New totem poles bearing the story of the Frontier Wars have been unveiled at an Anzac Day service in Cherbourg in South East Queensland.
Encircling the community's Anzac memorial, the structures educate visitors about conflicts between First Nations people and white settlers during colonisation.
Vietnam War veteran Eric Law said it's a story that needs to be told.
"We should be telling it so the whole nation can understand more," the Wakka Wakka Elder said.
The totem poles also pay respect to Cherbourg's World War I veterans, nicknamed the 'boys from Barambah' after the town's former name.
Almost 50 men from Cherbourg enlisted to fight in WWI, despite not being recognised as Australian citizens at the time.
A series of apps developed by The Ration Shed museum provide an interactive guide for locals and visitors to explore the Anzac memorial, and the accompanying 'Boys from Barambah' exhibition.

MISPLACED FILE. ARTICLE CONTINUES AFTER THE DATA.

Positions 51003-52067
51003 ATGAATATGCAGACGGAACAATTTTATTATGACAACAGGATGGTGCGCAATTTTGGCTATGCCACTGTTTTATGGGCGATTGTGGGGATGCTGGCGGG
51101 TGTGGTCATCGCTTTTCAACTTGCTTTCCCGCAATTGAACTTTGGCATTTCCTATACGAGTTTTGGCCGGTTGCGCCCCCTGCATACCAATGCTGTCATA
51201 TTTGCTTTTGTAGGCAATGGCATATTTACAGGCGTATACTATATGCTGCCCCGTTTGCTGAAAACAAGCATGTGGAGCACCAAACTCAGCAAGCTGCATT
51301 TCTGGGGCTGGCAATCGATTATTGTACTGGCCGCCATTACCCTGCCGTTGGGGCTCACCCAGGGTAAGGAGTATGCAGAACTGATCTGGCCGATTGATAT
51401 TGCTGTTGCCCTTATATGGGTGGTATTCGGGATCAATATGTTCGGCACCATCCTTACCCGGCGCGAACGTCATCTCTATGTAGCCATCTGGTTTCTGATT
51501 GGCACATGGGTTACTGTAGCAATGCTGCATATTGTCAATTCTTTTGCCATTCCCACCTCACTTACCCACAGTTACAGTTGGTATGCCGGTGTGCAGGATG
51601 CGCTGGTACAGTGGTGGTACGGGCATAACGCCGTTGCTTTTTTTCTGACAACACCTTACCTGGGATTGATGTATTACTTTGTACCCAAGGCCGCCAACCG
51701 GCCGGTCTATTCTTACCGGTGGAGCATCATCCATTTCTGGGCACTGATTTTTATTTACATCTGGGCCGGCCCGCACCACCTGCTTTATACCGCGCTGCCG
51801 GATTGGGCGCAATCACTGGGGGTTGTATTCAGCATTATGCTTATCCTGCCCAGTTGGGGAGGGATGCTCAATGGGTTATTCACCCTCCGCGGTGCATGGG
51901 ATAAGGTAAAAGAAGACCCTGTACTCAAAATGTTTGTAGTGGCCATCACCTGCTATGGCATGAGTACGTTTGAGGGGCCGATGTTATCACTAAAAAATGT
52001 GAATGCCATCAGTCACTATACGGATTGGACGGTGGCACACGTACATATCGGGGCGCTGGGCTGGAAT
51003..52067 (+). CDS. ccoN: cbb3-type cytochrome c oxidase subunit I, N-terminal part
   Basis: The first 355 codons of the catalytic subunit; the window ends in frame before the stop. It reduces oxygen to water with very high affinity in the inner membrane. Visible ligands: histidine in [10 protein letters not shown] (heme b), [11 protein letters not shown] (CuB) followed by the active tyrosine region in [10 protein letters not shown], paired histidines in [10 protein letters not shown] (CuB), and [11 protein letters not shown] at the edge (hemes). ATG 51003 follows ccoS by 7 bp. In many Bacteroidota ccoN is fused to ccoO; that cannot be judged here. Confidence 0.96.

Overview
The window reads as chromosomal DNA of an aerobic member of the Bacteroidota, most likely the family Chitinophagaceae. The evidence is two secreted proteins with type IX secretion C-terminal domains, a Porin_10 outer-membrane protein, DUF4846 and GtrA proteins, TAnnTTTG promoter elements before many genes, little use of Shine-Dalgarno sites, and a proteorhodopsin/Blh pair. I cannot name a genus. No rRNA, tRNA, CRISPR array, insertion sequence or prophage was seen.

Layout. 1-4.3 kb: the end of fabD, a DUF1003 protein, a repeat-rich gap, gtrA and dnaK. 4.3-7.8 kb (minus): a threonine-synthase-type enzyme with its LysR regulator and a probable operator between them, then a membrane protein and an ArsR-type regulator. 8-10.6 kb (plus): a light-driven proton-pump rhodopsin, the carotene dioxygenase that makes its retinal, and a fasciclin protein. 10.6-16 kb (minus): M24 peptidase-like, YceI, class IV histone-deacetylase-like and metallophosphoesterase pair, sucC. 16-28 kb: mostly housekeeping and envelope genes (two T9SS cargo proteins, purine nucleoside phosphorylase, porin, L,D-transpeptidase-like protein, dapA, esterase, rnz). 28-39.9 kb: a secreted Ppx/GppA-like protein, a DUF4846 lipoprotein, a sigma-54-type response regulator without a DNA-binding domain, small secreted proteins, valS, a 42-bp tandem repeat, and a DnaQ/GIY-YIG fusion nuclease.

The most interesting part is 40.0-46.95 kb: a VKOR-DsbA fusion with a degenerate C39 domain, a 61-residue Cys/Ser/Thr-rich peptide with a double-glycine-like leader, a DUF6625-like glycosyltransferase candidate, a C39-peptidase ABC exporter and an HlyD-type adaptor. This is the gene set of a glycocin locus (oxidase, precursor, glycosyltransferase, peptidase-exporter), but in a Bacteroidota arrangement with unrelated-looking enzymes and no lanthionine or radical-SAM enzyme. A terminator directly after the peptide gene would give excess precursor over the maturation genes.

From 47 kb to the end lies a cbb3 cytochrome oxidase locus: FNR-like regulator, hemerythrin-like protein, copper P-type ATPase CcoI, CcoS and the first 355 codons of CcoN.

"More and more we’re getting people from this community... wanting to have a genuine desire to find out about their ancestors and the contribution they made," said Mr Law.
"The more that they come and read about their ancestors’ history, the prouder they get."
Cherie Clancy returned to Cherbourg on Thursday to honour the memory of her great-grandfather, Fredrick Dodd, who fought in WW1.
"I feel that this is my country," she said.
"I’m Wakka Wakka and Wulli Wulli, and I’m just so proud that even though he wasn’t classed as a citizen of Australia, he still wanted to fight for Australia."